March Reads: Women's History Month
Updated: Mar 30
We know that there are hundreds of thousands of thousands of Black women who are talented writers and authors, but they still aren't seeing the time of the day as their white counterparts. As we close in on the end of Women’s History Month, we want to highlight some young women authors who aren’t taking no for an answer, writing what they want to read, and what we need to read. These women explore science fiction, young adult fantasy, and nonfiction collections about the collective black woman experience. In these books, black women see themselves where we were never given a place, and these authors help us feel right at home!
Given by Nandi Taylor
In this fantasy novel, readers follow the princess Yenni who is on a journey to save her sickly father when she meets a dragon-shifter who claims she is their “Given”, or destined mate. Immersed in Caribbean and African cultures and traditions, Taylor gives us a fantasy novel with the representation we rarely see.
Homegoing by Yaa Gyasi
In this novel, readers are thrown into eighteenth-century Ghana where half-sisters Effa and Esi live in separate villages. We follow both sisters as one sister, Effa, is married off to an Englishman living comfortably on the coast while her sister, Esi, is sold with the thousands of people in the Gold Coast’s slave trade. We see the lineage of both sisters’ descendants who are either raised in slavery in America or in the midst of war as the nations of Ghana struggle with slave trade and colonization.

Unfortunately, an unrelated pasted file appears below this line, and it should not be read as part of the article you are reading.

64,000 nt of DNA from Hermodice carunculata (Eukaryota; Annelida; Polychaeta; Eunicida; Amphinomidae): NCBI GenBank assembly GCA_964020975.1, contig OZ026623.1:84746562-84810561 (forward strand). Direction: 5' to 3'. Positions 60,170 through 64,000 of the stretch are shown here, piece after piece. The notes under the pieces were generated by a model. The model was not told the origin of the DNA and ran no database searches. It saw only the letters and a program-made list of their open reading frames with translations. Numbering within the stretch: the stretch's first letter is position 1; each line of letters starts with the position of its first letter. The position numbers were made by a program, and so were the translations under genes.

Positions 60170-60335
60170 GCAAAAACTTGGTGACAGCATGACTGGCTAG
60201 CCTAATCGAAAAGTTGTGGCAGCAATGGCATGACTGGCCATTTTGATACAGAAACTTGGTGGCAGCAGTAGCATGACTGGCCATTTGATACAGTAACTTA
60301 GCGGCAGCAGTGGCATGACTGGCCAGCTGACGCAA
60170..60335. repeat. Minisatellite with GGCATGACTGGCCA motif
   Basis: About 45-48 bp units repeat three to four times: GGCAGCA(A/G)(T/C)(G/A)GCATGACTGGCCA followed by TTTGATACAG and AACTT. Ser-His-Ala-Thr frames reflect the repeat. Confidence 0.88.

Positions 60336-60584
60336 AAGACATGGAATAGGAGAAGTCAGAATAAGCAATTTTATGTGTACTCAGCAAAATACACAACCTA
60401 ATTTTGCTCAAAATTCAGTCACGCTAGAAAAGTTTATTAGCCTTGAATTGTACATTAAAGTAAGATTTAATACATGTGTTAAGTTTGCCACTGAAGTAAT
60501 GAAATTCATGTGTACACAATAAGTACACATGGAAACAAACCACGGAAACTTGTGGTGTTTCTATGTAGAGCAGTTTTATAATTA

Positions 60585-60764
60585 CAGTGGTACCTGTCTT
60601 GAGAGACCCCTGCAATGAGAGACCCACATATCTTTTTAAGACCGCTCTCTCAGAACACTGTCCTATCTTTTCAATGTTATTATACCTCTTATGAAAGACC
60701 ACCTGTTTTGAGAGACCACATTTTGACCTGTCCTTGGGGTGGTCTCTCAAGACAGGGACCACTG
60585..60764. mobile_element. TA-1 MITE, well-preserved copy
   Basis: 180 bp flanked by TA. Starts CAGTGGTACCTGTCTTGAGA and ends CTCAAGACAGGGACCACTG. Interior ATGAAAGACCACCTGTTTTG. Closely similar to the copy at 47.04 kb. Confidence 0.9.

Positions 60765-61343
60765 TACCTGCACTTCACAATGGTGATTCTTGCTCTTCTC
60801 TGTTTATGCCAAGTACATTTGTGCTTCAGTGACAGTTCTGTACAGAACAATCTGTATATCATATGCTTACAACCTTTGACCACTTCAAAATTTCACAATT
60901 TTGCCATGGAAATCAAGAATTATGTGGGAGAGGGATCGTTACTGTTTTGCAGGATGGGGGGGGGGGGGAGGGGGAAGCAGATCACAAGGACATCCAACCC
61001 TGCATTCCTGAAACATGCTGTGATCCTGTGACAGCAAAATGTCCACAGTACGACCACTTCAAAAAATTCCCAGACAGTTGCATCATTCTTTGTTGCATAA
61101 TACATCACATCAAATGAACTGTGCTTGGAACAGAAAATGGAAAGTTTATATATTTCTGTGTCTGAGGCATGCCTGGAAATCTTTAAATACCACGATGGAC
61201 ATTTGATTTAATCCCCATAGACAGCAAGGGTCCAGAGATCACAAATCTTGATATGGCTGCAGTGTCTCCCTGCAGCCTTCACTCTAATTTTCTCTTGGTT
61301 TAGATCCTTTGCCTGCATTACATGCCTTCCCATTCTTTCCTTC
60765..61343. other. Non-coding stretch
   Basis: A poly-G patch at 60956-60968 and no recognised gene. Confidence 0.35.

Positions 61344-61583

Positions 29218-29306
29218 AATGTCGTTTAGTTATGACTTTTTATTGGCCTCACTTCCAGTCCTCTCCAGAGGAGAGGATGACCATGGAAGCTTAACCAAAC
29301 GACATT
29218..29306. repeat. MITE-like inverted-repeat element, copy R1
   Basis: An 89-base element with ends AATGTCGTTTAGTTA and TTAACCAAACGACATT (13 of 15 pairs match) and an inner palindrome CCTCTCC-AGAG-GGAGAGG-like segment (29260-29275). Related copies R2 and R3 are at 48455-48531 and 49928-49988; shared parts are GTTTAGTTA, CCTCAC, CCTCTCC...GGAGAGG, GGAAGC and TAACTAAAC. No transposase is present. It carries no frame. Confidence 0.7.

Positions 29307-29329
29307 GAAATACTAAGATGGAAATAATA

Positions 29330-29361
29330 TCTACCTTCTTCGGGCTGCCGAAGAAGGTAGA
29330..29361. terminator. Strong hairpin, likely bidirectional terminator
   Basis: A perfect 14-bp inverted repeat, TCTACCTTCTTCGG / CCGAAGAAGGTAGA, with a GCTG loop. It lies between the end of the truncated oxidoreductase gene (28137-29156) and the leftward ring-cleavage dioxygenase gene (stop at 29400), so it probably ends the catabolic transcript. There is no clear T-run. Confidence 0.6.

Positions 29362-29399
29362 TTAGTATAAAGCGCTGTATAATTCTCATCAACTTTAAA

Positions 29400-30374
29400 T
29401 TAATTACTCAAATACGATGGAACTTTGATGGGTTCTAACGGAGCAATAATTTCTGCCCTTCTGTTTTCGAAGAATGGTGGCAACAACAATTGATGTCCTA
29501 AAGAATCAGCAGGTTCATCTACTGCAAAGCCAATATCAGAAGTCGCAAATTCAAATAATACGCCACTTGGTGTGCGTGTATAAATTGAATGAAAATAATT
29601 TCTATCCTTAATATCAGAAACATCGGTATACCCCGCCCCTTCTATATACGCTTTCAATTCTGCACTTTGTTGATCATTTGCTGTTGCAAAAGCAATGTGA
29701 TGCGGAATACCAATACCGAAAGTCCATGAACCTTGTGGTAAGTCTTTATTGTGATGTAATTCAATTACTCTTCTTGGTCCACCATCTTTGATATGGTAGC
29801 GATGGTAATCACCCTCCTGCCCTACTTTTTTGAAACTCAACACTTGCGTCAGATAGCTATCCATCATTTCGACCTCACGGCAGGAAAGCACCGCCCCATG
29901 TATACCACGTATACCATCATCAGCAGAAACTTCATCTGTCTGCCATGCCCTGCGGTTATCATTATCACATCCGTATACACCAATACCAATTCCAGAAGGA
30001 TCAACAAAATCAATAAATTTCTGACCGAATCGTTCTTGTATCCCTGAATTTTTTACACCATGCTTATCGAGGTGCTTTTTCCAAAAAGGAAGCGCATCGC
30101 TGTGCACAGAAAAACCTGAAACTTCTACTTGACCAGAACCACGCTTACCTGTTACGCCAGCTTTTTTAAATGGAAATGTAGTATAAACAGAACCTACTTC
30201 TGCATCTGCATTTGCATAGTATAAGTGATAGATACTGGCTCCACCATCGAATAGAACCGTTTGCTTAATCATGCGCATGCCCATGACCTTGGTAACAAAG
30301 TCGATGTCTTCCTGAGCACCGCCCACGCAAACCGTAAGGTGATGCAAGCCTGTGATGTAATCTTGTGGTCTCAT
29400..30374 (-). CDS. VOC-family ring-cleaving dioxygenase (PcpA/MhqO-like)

What We Lose by Zinzi Clemmons
This jarring novel follows Thandi, who is struggling to care for her mother as cancer is riddling her life. As she tries to connect with her mother’s life and finds one of her own she starts to understand what it means to love - for her mother and herself.
“It’s a difficult thing writing about your family -- I probably would have held back...and I think that’s why I’m proud of it, because I didn’t hold anything back.” (Clemmons for Insider)
You Can’t Touch My Hair: And Other Things I Still Have To Explain by Phoebe Robinson
This collection of essays embarks on a darkly comical journey as she shares experiences of the Black woman in America. As a stand-up comedian, Robinson executes the hilarity of these recurring situations that Black women are still dealing with to this day!